Top Five Distribution and Product Trends in Asset Management
In its 2016 survey of global asset managers, J.P. Morgan identified five product trends in asset management impacting the industry in the years ahead.*
The U.S. and European markets remain the primary focus of asset managers, but they recognize the vast potential for growth in Asia. One of the most formidable obstacles is the upfront cost involved in establishing a foothold in these markets, especially China. Of particular concern are the restrictions in place on the ability to sell non-local product in China and Hong Kong—a barrier to tapping China’s $1 trillion fund market. One approach to overcoming this impediment is to team up with local players, or establish Hong Kong-domiciled funds, but asset managers believe that it will take 10 to 15 years to build out a meaningful presence.
The growth of ETFs and alternatives has continued to capture the headlines and the attention of asset managers’ product development teams. However, the more important trend may be the blurring of lines between active and passive strategies (e.g., smart beta), and alternative and conventional products. More than 42 percent of managers believe that multi-asset solutions will see the strongest growth over the next five years, while more than 35 percent think that the biggest growth will be in passive and smart beta strategies.
Asset managers see advisors splitting into two camps: RIAs, which will gravitate to offering more sophisticated investment products; and broker/dealers, which will look to develop more sophisticated services. The number of additional regulations globally has many asset managers deeply concerned about the potential costs and regulatory complications they present.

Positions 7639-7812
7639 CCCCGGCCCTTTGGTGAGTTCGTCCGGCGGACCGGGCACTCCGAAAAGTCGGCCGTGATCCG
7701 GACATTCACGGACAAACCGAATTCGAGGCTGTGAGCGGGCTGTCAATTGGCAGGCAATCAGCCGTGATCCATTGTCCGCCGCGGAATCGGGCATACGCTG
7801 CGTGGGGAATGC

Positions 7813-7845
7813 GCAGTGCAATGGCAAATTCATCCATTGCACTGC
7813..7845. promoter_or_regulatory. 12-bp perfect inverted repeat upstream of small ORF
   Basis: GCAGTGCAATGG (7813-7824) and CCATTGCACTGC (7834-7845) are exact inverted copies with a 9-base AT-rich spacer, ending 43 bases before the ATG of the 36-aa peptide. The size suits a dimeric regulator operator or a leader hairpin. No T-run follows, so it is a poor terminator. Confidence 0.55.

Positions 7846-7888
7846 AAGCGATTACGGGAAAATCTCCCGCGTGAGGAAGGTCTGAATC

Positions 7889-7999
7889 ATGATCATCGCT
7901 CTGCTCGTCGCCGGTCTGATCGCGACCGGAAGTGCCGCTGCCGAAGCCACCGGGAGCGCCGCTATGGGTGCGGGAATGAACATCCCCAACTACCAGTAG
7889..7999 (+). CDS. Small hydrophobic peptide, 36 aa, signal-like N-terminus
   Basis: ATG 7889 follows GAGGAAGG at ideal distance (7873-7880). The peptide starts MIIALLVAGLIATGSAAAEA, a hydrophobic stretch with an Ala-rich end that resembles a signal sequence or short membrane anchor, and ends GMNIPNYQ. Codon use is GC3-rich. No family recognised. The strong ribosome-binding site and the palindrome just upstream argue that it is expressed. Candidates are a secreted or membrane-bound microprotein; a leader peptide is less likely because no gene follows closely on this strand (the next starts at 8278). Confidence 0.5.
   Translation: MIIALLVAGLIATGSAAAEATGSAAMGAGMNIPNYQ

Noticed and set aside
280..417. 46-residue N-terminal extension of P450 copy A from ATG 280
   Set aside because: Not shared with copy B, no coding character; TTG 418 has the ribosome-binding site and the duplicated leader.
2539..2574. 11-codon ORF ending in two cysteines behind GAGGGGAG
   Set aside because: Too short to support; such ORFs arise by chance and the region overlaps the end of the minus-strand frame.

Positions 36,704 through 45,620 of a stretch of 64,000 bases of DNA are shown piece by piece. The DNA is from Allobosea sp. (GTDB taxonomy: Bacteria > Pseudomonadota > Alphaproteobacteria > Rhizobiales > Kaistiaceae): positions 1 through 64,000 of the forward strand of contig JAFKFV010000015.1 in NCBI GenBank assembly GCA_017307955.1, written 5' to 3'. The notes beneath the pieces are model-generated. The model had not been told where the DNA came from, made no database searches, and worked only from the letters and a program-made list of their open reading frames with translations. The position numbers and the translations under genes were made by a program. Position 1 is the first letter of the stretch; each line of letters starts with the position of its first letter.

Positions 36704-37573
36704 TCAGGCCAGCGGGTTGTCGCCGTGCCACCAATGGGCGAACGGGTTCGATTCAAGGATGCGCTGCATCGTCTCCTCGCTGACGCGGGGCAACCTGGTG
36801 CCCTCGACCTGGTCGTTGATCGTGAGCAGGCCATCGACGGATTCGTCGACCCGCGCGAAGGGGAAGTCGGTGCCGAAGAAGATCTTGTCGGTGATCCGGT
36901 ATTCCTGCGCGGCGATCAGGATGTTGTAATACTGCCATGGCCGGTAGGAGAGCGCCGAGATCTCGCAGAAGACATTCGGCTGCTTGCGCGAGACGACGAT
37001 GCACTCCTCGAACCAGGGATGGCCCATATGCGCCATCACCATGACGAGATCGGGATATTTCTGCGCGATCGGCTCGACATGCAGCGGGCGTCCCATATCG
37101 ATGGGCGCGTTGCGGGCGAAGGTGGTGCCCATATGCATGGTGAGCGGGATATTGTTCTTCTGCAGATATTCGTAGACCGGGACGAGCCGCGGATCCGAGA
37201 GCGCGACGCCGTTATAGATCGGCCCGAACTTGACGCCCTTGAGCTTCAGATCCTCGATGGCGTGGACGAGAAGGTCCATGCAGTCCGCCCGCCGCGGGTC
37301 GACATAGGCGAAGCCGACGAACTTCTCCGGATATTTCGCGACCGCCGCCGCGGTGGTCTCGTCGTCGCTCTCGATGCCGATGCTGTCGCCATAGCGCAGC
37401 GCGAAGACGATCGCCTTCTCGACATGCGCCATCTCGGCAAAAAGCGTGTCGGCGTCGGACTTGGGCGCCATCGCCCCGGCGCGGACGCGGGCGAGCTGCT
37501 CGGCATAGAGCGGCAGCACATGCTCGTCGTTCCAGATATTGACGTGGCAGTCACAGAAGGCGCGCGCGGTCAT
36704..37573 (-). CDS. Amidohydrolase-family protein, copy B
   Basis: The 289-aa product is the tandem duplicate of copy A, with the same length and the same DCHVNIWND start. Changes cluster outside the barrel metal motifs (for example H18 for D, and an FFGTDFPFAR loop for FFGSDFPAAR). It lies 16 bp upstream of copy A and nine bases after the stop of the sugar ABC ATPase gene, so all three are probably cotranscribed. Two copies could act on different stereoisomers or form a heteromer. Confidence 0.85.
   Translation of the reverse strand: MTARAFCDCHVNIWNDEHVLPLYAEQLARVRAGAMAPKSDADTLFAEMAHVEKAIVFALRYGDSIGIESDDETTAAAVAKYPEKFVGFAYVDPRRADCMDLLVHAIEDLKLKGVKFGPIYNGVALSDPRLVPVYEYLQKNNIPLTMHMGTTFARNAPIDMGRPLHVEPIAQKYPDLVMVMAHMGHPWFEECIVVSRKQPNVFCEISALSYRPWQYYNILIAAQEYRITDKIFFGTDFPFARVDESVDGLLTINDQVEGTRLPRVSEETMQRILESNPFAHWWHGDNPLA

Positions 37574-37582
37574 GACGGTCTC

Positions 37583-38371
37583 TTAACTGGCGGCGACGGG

With new regulations emanating from different jurisdictions with their own implementation timelines, a single distribution platform for multiple markets becomes increasingly more difficult. As these barriers are raised, larger asset managers with local distribution partners are better positioned to thrive.
Many asset managers view increasing regulations and the emergence of fintech as linked challenges, but not without their opportunities. Robo-advisors are being employed to service smaller accounts to cut costs. Some asset managers have used this opportunity to partner with a robo-advisor, or build their own platform to meet the needs of smaller individual investors who may be excluded from traditional advice channels.
Asset managers believe that robo-advisors won’t disintermediate them, but will raise the service expectations of its customers, to which they will need to respond.
See referenced disclosure (2) at http://blog.americanportfolios.com/disclosures/